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Comfort for Parents Mourning a Stillborn Child

By Mary Beth Schweigert

stillbirth comfort lgh

Amy and Steven Lied never expected to leave Women & Babies Hospital without their baby.

The sudden, unexpected stillbirth of their first child, Asher, nearly 33 weeks into Amy’s uneventful pregnancy left the couple reeling. There had been no warning signs that anything was wrong — and adding to their pain, no apparent explanation for their loss.

When the Lieds left the hospital without Asher, they held onto a special gift from their nurses: a teddy bear. Even now, almost four years later, the Lieds still sleep with the teddy bear every night. In addition to providing comfort, the nurses’ gift led to an opportunity for the couple to help others, and to ensure that Asher is not forgotten.

Penn Medicine Lancaster General Health’s Women & Babies Hospital offers a wide array of supportive services to parents after a stillbirth, which is defined in Pennsylvania as the loss of a baby at 16 weeks or later in a pregnancy, or a newborn death. Sadly, between 50 and 100 of these losses occur at the hospital each year.

Perinatal bereavement care coordinator Sharon Kauffman said that most parents, like the Lieds, feel completely blindsided by their loss.

“Most people do not even consider that their pregnancy will result in anything other than a healthy baby,” she said. “They tell me that it’s like a bad dream they can’t wake up from.”

Some women report experiencing actual physical symptoms of their grief, including the sensation of “aching arms” without a baby to hold, Kauffman said. Soon after the Lieds’ loss, the hospital began offering special weighted therapeutic teddy bears to all bereaved parents.

The 4-pound Comfort Cub, which was created by a mother who lost her own son, is designed to simulate the feeling of cradling a newborn baby. The bear gives parents something to hold as they leave the hospital and continue to mourn their loss over time.

After they lost Asher, the Lieds wanted to honor their son by helping other bereaved parents. They remembered the comfort of the teddy bear they received from their nurses, which made donating Comfort Cubs to the hospital seem like the perfect fit. More than 200 parents have taken home a bear so far, most of which were donated by the Lieds.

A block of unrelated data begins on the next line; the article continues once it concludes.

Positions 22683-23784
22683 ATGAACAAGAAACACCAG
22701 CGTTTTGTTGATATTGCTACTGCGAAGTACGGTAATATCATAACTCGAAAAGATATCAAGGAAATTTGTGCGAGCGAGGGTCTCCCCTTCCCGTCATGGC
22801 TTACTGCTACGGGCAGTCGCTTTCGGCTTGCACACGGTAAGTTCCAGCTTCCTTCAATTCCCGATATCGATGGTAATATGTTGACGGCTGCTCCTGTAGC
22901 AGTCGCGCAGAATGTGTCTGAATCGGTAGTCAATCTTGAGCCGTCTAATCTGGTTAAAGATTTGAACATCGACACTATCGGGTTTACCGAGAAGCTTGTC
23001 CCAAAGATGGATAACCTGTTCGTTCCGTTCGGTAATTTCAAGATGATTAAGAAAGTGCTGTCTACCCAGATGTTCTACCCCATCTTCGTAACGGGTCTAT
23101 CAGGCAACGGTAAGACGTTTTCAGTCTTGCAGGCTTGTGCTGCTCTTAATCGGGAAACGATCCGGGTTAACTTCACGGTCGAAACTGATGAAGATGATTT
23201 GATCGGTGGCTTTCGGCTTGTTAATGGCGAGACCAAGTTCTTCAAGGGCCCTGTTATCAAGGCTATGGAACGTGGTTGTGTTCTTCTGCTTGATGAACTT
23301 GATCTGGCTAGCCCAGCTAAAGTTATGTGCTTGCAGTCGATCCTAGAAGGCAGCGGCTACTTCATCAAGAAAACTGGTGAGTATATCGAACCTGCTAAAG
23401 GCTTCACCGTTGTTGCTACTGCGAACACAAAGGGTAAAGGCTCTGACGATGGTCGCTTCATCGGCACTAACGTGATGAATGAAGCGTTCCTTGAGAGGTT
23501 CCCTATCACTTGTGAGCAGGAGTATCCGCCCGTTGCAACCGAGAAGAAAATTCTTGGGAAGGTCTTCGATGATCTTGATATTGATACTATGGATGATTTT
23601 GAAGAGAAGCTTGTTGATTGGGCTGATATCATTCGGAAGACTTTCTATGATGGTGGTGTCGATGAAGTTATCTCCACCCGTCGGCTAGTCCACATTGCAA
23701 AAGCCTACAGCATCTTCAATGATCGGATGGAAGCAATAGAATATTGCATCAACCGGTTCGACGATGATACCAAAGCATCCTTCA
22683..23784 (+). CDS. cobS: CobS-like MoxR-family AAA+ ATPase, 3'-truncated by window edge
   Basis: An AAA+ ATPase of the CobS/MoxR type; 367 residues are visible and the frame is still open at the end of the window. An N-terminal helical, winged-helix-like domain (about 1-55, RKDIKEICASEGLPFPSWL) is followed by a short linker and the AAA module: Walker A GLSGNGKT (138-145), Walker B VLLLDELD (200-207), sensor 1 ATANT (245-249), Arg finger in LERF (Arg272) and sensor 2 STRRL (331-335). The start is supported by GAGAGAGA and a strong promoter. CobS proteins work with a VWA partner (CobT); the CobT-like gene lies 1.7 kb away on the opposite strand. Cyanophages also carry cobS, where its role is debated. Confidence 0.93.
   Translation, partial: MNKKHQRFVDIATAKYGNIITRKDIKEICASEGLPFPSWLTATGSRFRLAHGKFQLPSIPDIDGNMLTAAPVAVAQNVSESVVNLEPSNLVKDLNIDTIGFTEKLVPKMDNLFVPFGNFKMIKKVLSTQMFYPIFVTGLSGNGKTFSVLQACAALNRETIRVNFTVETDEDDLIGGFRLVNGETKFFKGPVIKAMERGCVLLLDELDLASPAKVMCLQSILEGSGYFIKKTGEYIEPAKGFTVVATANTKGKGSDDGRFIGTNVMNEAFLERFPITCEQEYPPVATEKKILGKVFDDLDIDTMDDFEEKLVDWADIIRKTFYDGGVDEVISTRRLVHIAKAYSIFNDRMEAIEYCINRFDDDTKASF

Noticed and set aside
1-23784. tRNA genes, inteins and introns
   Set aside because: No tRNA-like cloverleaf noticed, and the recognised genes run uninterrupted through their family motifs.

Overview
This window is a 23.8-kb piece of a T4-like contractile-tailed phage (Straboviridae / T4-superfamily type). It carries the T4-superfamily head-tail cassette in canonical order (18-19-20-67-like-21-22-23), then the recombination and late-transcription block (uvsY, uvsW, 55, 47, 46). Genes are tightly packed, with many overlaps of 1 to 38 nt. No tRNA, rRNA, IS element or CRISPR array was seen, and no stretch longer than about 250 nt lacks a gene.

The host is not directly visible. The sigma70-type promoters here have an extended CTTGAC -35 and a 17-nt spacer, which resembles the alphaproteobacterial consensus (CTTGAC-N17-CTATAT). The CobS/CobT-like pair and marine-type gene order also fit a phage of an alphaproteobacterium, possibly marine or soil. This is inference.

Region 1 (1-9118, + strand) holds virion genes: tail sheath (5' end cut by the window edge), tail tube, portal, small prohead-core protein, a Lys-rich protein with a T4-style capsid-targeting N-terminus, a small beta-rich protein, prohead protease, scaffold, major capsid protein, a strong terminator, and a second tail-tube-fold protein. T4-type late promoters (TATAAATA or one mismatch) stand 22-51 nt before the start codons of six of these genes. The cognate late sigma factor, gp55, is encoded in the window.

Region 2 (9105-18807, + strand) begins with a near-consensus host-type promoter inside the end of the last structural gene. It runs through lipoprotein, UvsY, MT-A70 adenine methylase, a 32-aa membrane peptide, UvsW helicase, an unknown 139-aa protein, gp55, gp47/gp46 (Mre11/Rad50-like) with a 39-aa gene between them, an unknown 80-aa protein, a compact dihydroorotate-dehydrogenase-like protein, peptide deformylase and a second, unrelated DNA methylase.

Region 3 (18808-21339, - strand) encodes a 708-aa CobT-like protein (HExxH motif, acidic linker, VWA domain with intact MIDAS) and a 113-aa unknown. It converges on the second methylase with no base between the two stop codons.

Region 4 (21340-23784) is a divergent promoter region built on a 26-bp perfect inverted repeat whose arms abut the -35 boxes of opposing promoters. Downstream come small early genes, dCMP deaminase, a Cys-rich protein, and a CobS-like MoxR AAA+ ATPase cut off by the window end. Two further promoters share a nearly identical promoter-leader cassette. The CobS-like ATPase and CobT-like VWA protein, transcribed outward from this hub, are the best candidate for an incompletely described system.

“Nothing will fill the void of losing Asher,” Amy Lied said. “But it’s nice to know that our son is making a difference in so many families’ lives.”

Supporting a Loved one Through the Loss of a Baby

For parents who have lost a child, the magnitude of the loss can be difficult to comprehend, Kauffman said. The baby’s life has suddenly ended. All of their dreams for their child are gone. Parents describe being hit with waves of grief they aren’t certain they can survive.

It can be difficult to know how to best support a friend or family member who has suffered such a heartbreaking loss. Being there for your loved one is most important, Kauffman said. While there is no “right” thing to say, the most comforting words are often a simple, “I’m sorry.”

“Be present and listen to their story,” she said. “Try to resist the urge to put a lid on their tears. The more they can talk about it, the more it helps them to work through it.”

When the Lieds lost Asher, the thought of cooking or even caring about food seemed overwhelming. Generous family and friends dropped off enough meals to ensure that the couple could put aside that worry for six weeks.

While time tends to soften the sharpness of grief, the pain of losing a child never fades completely, Amy Lied said. Loved ones can help by continuing to check in with the bereaved parents. Ask specific questions, such as, “How are you doing around the holidays without your child? What can I do to help you?”

Above all, don’t be afraid to say the child’s name.

“It changes, but the grief still can knock you off your feet at times,” Lied said. “Like most parents, our biggest fear is that our child will be forgotten.”

Something to Hold Onto

Leaving the hospital without a baby is a particularly difficult time for bereaved parents, Kauffman said. While a teddy bear could never take the place of a child, having something to hold at that moment and in the difficult days to come can provide some measure of comfort.

Many parents find it comforting to sleep with their bears, she said. During follow-up home visits, she has seen Comfort Cubs displayed alongside other mementos, such as baby clothing, blankets or flowers. Later, the bear may appear in family photos to represent the memory of the child who was lost.  

Tayleen Taylor and Gerald Torres slept with their Comfort Cubs for several nights following the sudden, unexpected loss of their triplet daughters in October. The couple now keep the bears close by on a shelf in their bedroom.

While their grief remains raw, Taylor said she and Torres are especially grateful that they received three Comfort Cubs to remember each of their daughters as individuals.

“We got plenty of flowers, but flowers die,” she said. “The bears give you something to hold on to when you don’t have your baby. It was better to come home with something rather than complete emptiness.”

The Butterfly Fund provides supportive services to families who have experienced the loss of a child at Women & Babies Hospital. To make a contribution, visit Choose “Women & Babies Hospital” as the Fund Designation. In the Payment Details section, enter “The Butterfly Fund” in the “Indicate desired gift designation” box.

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